Ascitic fluid albumin and water flows in patients with alcoholic cirrhosis: effects of peritoneovenous shunting.

M. M. Stanley*, S. Belknap, S. A. Biliack, C. E. Hartz, J. H. Houk

*Corresponding author for this work

Research output: Contribution to journalArticlepeer-review

1 Scopus citations


Ascites labeled albumin and water kinetics were studied at steady state by intercompartmental clearances in cirrhotic patients whose ascites volumes ranged from 6.4 to 25.2 L. In 20 patients mean (+/- SD) ascitic fluid albumin clearance (equivalent to lymphatic absorption) was 3.5 +/- 1.9 L/day. In seven of them, lymphatic absorption was 3.4 +/- 0.8 L/day, total water absorption from ascitic fluid (outflow equals inflow at steady state) was 125.8 +/- 21.5 L/day. Vascular capillary water absorption (total minus lymphatic) was 122.4 +/- 21.4 L per 24 hours. Lymphatic absorption was less than 4% of total but accounted for all albumin absorbed (13.2 +/- 6.2 gm/day). Maximum lymphatic absorption was less than 10 L per 24 hours; peritoneovenous shunting augmented this function. Mean inflow water albumin concentration was 0.11 +/- 0.06 gm/L. If plasma albumin were diluted to concentration in ascites, calculated water inflow required would be 2.82 L/day. Actual inflow was 47 times that required. The major volume outflow path was through peritoneal venous capillaries; water and small-radius solute absorption through this route increased inflow water albumin concentration to ascites level. Concurrently, whole ascitic fluid was absorbed without sieving through lymphatics. Observed ascites albumin concentration in subjects with advanced cirrhosis was produced by water absorption from a large volume of dilute solution rather than dilution of a small inflow volume, in which albumin concentration originally was hyperoncotic to ascitic fluid. Large-volume transperitoneal water diversion from sources in high-pressure, extrahepatic splanchnic capillaries to absorption through parietal nonportal, low-pressure, peritoneal venous capillaries would significantly reduce portal plasma flow into liver and have deleterious systemic hemodynamic consequences.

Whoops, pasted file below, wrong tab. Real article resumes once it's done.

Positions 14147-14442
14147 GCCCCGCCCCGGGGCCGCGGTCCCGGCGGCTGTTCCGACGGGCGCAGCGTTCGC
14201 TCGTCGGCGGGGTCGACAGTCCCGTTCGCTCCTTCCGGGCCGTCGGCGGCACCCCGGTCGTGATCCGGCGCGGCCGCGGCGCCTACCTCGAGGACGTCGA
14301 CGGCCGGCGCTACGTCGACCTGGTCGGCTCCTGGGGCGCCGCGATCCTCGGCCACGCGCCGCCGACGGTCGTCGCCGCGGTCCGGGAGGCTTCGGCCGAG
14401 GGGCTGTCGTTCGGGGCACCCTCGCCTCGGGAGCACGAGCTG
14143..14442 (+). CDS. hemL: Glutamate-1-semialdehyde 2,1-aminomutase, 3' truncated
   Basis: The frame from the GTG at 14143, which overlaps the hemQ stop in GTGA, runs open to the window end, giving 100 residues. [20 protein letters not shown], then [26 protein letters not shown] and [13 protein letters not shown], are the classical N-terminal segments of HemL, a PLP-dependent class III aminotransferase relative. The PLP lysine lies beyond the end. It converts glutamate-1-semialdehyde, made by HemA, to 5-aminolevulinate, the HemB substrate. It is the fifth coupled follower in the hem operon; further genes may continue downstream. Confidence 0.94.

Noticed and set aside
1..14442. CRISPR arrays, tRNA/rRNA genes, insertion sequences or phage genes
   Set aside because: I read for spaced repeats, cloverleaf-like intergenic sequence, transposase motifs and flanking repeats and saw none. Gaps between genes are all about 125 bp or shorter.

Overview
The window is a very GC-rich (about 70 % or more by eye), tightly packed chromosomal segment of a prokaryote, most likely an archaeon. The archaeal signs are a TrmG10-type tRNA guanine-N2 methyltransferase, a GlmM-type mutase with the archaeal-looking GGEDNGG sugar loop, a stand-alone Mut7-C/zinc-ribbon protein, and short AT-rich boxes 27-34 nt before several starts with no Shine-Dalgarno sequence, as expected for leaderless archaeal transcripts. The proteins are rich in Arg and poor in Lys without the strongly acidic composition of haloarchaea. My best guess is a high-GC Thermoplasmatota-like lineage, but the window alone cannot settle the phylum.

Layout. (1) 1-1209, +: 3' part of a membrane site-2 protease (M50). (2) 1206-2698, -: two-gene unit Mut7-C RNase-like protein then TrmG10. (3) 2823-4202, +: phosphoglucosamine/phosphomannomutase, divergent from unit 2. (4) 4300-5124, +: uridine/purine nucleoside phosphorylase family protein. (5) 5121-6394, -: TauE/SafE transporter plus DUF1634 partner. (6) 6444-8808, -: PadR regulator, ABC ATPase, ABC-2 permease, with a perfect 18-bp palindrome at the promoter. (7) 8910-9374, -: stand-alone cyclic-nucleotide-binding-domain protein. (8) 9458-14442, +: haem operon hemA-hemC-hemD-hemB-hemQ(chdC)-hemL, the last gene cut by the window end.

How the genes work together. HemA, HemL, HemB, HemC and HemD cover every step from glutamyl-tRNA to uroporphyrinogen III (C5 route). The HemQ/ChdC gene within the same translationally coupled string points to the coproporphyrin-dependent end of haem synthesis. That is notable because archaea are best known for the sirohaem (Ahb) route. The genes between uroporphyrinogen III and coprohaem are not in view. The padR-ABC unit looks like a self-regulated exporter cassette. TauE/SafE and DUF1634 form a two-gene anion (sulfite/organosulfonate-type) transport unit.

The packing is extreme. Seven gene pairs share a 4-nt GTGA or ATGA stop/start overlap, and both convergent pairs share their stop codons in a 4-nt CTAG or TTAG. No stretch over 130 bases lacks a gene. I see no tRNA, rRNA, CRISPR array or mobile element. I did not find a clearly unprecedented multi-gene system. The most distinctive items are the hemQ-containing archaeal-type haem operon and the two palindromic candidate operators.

Original languageEnglish (US)
Pages (from-to)206-217
Number of pages12
JournalJournal of Laboratory and Clinical Medicine
Issue number2
StatePublished - Feb 1 1994

ASJC Scopus subject areas

  • Pathology and Forensic Medicine

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